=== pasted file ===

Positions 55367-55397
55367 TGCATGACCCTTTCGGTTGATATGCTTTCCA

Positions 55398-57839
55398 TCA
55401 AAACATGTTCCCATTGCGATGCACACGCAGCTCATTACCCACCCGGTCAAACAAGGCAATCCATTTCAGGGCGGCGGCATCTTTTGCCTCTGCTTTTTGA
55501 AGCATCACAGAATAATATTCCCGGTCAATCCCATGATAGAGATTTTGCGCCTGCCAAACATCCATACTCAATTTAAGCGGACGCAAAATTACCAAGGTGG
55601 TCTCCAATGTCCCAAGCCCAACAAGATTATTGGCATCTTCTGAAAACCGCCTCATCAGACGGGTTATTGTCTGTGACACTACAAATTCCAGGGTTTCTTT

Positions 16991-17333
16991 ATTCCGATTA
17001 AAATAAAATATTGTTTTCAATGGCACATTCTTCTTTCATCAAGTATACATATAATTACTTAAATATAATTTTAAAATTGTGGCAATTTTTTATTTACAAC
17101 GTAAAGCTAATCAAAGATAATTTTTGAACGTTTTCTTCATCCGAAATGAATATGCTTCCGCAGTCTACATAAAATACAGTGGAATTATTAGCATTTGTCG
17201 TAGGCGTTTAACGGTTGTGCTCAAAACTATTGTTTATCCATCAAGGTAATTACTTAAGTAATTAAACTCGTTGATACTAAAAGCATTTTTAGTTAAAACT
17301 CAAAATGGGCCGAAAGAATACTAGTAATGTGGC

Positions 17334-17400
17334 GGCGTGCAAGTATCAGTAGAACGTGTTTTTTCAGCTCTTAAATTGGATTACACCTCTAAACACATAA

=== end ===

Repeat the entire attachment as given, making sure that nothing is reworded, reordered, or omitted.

Positions 55367-55397
55367 TGCATGACCCTTTCGGTTGATATGCTTTCCA

Positions 55398-57839
55398 TCA
55401 AAACATGTTCCCATTGCGATGCACACGCAGCTCATTACCCACCCGGTCAAACAAGGCAATCCATTTCAGGGCGGCGGCATCTTTTGCCTCTGCTTTTTGA
55501 AGCATCACAGAATAATATTCCCGGTCAATCCCATGATAGAGATTTTGCGCCTGCCAAACATCCATACTCAATTTAAGCGGACGCAAAATTACCAAGGTGG
55601 TCTCCAATGTCCCAAGCCCAACAAGATTATTGGCATCTTCTGAAAACCGCCTCATCAGACGGGTTATTGTCTGTGACACTACAAATTCCAGGGTTTCTTT

Positions 16991-17333
16991 ATTCCGATTA
17001 AAATAAAATATTGTTTTCAATGGCACATTCTTCTTTCATCAAGTATACATATAATTACTTAAATATAATTTTAAAATTGTGGCAATTTTTTATTTACAAC
17101 GTAAAGCTAATCAAAGATAATTTTTGAACGTTTTCTTCATCCGAAATGAATATGCTTCCGCAGTCTACATAAAATACAGTGGAATTATTAGCATTTGTCG
17201 TAGGCGTTTAACGGTTGTGCTCAAAACTATTGTTTATCCATCAAGGTAATTACTTAAGTAATTAAACTCGTTGATACTAAAAGCATTTTTAGTTAAAACT
17301 CAAAATGGGCCGAAAGAATACTAGTAATGTGGC

Positions 17334-17400
17334 GGCGTGCAAGTATCAGTAGAACGTGTTTTTTCAGCTCTTAAATTGGATTACACCTCTAAACACATAA